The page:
In the course of preparing this dissertation, this author has developed a great deal of respect for the elegant simplicity of the genetic algorithm. The added flexibility afforded these systems by the genetic programming paradigm seems to have captured the essence of this simplicity and added a new dimension of utility to evolutionary systems. However, this added utility has not come without cost, i.e., machine overhead.
In the coding for the genetic program used in this experiment, an effort was made to reduce the memory and processor requirements to their minimum. Even so, population sizes of more than 100 were too much for DOS based machines. This was, however, a generational genetic program, and memory requirements could be further reduced by employing a steady state approach. Nonetheless, the application of genetic programming to complex tasks, such as the cart-pole problem, would appear to be within the domain of those with access to fast hardware.
Discounting the machine overhead attributable to the problem domain, the population size must take the greatest responsibility for machine overhead. At present, the large population size in the genetic program is the result of a need for a compromise between a sufficient presence on the problem state space and the avoidance of allele loss. As an observation, the genetic program appears to be more sensitive to allele loss than the genetic algorithm; however, the issue of allele loss is not commonly mentioned in the genetic programming literature. If the extent of that sensitivity in comparison to the genetic algorithm were known, then previous research already performed in genetic algorithms could be applied with that perspective.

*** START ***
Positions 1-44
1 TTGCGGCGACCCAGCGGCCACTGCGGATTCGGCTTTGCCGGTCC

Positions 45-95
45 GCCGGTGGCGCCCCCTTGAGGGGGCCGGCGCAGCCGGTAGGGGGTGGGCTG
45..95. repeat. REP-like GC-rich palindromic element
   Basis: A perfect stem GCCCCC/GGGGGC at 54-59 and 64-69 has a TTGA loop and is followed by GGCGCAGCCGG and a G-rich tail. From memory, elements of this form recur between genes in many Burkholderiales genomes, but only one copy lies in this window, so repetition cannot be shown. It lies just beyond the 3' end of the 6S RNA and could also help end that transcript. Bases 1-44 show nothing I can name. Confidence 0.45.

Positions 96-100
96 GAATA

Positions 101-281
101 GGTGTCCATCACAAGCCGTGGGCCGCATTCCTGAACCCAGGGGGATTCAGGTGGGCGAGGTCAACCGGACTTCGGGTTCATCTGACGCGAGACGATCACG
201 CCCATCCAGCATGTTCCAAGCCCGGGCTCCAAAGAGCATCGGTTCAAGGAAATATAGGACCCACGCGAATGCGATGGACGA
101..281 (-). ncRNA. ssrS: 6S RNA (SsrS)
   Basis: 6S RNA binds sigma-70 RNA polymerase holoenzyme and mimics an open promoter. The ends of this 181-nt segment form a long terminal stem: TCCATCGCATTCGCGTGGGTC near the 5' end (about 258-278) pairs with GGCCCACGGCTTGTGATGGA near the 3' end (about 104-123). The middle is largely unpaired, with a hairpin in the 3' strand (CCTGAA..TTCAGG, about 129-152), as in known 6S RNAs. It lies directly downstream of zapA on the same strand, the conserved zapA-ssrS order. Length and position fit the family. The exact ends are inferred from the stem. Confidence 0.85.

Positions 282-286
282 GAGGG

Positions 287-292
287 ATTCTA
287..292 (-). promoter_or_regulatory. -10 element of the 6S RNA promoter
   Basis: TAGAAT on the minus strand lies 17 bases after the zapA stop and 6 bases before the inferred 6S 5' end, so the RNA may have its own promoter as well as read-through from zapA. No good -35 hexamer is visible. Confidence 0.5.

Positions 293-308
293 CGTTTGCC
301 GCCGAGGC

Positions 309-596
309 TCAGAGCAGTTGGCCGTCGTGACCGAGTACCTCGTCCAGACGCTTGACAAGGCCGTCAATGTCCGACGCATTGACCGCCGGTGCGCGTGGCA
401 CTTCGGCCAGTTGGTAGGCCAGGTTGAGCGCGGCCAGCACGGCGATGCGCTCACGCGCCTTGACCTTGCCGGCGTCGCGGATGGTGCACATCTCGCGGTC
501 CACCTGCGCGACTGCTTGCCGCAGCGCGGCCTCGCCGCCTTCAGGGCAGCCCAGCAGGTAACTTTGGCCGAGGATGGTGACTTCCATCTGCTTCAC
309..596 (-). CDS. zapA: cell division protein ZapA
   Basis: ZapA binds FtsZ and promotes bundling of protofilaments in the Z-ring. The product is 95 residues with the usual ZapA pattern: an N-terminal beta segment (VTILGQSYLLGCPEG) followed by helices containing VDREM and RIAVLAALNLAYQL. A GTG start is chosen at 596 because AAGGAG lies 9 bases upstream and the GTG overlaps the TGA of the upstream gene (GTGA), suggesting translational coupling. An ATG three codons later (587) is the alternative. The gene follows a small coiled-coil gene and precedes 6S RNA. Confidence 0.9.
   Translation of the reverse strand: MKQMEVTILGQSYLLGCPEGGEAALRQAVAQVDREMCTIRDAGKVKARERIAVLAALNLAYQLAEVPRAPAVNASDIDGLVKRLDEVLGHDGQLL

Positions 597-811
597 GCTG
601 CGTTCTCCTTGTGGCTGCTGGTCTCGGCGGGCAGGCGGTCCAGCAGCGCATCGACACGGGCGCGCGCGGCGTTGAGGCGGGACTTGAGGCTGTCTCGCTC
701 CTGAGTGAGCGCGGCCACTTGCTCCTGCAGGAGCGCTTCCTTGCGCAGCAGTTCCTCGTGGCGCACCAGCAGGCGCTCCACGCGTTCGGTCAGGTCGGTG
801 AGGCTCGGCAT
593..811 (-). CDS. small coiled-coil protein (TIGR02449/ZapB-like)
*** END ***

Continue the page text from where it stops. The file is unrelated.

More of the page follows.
The fact that both the on-line and off-line curves in charts 10 and 11 cross at times indicates that selection is not solely responsible for the curves produced. Population size and the number of generations also affect on-line and off-line learning. Both the on-line and off-line performance measures are based on a cumulative average, up to and including the last evaluation. Any crossing of the lines indicates that, for the number of samples tested, the relative performance of the selection method is changing. As a generation represents a ‘genetic program’s population’ of samples, this effect must be directly related to the size of the population. Then, the suitability of a selection technique appears not only dependant on the problem itself but also on the size of the genetic program’s population.
observed sensitivity to population size may be the result of the random
selection of crossover points. Based on the sensitivity of the bred solutions
in this research to severe changes in fitness, dominant traits can be lost
if joined with other traits that combine to form less fit individuals.
Other than automatic function definition, there seems little alternative
to large populations if the author of the system wishes to avoid valuable
traits being ‘bred out’ of the gene pool. Perhaps then, a need has
arisen for the classification of traits in the population. In this case,
not only could those traits be recognised and protected, but also the selection
of crossover point(s) could be based on some stochastic technique that
weights ‘dominant’ genes.